BIBLE HISTORY DAILY

Mysteries of the Chalcolithic Age

Was Rogem Hiri the Site of Ritual Excarnation?

Mysteries of the Chalcolithic Age

Rami Arav argues that the site of Rogem Hiri in the Golan was a special type of Chalcolithic Age sanctuary, built specifically for the purpose of ritual excarnation—that is, exposing the bodies of the dead to vultures in order to divest them of their flesh. Photo by Duby Tal/Albatross.

Consisting of four concentric stone walls surrounding a large heap of stones, the megalithic complex of Rogem Hiri in the Golan has long puzzled archaeologists. Some have speculated that the complex originally functioned as an ancient astronomical observatory, while others have suggested it served as a sanctuary or funerary site for the populations of the Golan during the Chalcolithic Age (4500–3500 B.C.E.).

In “Excarnation: Food for Vultures,” author Rami Arav argues that Rogem Hiri was a special type of sanctuary, built specifically for the purpose of ritual excarnation—that is, purposefully exposing the bodies of the dead to vultures and other birds of prey in order to divest them of their flesh. As Arav explains, excarnation was widely practiced in cultures and civilizations that for one reason or another were interested in saving the bones of the deceased and not their flesh.
 


 
Watch the full-length lecture “Journey to the Copper Age – The Chalcolithic Metallurgical Revolution and Its Effects in Israel and the Neighboring Lands” by Thomas E. Levy online for free.
 


 
Archaeology shows that the Chalcolithic peoples of the southern Levant were very interested in preserving the bones of the dead. Peoples of the Chalcolithic Age throughout Syria and Palestine interred the bones of their deceased in fancifully decorated clay boxes, or ossuaries, which were often decorated with stylized facial features, including eyes, noses and mouths. Chalcolithic Age ossuaries also often have a boxy or “house-like” appearance, with a large opening in the front through which the bones of the dead were inserted.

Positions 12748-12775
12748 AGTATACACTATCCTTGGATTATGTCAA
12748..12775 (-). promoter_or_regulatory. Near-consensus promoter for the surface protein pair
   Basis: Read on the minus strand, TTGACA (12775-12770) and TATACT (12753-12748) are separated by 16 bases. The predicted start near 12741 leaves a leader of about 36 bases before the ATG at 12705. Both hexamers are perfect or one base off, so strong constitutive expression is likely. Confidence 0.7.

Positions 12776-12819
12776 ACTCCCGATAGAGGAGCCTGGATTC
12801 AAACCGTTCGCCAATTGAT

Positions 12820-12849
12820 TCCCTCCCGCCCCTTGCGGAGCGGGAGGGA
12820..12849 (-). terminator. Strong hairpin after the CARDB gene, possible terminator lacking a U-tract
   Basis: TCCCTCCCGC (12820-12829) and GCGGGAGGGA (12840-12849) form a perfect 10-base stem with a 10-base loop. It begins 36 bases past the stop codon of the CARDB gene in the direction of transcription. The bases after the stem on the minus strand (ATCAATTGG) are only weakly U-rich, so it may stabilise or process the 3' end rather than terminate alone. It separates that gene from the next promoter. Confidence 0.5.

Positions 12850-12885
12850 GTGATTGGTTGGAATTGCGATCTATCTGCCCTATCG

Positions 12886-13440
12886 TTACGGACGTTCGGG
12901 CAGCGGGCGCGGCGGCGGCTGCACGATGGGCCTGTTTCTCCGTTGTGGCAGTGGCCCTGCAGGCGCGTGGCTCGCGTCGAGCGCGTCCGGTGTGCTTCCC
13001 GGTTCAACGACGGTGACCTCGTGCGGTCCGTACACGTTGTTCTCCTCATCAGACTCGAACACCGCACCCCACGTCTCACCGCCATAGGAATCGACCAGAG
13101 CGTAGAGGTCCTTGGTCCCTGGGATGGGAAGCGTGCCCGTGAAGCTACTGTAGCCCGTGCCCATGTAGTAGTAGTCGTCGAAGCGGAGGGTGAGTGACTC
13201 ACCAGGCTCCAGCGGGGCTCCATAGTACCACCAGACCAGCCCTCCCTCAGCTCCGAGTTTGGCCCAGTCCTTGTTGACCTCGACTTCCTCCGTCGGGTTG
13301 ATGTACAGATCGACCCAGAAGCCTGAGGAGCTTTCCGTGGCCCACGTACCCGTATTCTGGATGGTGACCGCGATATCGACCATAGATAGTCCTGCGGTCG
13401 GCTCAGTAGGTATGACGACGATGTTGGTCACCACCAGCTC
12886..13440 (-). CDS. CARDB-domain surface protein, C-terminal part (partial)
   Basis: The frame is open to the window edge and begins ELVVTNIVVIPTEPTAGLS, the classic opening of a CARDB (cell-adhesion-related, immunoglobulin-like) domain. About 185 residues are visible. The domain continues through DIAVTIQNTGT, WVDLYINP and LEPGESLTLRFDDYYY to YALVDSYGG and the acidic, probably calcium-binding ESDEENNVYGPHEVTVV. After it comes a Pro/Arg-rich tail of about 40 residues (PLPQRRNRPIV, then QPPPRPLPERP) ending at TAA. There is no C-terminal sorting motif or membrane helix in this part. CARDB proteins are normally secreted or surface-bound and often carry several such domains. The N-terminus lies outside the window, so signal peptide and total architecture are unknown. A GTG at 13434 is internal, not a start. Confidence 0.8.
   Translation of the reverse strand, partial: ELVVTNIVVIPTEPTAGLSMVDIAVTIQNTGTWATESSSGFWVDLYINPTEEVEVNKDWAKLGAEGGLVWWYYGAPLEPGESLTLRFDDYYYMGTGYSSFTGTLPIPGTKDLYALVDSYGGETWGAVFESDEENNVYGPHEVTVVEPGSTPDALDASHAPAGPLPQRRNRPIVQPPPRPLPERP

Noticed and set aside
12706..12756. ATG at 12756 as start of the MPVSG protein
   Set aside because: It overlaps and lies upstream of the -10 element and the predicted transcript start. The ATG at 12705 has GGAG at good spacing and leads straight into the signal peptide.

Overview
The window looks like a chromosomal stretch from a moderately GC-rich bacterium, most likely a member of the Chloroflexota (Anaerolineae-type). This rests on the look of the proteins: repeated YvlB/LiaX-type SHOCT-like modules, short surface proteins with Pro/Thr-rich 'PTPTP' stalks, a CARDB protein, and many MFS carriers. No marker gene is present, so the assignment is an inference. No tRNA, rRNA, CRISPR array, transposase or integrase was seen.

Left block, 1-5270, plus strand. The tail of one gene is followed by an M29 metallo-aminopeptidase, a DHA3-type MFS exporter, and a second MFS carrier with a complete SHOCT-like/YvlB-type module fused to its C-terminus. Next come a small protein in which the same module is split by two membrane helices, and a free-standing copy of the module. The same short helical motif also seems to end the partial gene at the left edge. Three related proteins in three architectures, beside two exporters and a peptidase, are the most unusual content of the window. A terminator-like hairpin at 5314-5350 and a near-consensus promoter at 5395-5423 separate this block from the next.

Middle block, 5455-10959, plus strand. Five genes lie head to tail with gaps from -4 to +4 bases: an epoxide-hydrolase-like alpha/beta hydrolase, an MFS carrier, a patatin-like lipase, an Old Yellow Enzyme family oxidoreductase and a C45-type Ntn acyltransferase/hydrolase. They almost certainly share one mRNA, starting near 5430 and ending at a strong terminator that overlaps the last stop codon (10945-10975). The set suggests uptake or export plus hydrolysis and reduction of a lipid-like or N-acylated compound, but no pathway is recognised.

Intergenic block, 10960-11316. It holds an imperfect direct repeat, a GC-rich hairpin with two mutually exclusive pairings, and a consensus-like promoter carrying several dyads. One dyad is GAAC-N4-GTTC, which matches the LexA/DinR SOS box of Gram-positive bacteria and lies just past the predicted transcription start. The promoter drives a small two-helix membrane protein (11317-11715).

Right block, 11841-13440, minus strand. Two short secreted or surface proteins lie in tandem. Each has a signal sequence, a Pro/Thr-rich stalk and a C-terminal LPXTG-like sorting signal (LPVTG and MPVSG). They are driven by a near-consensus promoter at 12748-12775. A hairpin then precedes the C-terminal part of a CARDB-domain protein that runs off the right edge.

But how exactly did the peoples of the Chalcolithic Age manage to reduce their deceased loved ones to neat piles of dry bones that fit easily into such bone boxes? Rogem Hiri is one of a number of round, high-walled structures from the Chalcolithic Age that Arav has identified in the Golan. He believes such structures were used primarily for excarnation. At Rogem Hiri, the body of the deceased would have been carried into the center of the structure and laid out on a large stone slab, left exposed to the elements. After the living had departed, vultures and other birds of prey, perched atop Rogem Hiri’s high walls, would descend on the corpse, completely divesting the body of its flesh within a matter of hours. Once the excarnation was completed, the living would return to Rogem Hiri to collect the bones and place them in their carefully crafted ossuaries.

But in “Excarnation: Food for Vultures,” Arav asks another important question: Why were the bones of these Chalcolithic people placed in ossuaries instead of simply buried? Arav believes the ossuaries were seen as magic boxes that had the power to revive, resurrect and bring back to life the dry bones deposited within them. In the Chalcolithic mind, he argues, ossuaries were thought of as symbolic granaries. Similar to the dry and seemingly dead grain stored in granaries that revives and comes back to life when sown, so was the wish to see the bones in the ossuary “granaries” revived and resurrected.
 


 
To continue learning about Rogem Hiri and Chalcolithic excarnation, read Rami Arav’s “Excarnation: Food for Vultures,” Biblical Archaeology Review, November/December 2011.

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1 Responses

  1. Steven Christensen says:

    Reminds me of a Zoroastrian “Tower of Silence”.

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1 Responses

  1. Steven Christensen says:

    Reminds me of a Zoroastrian “Tower of Silence”.

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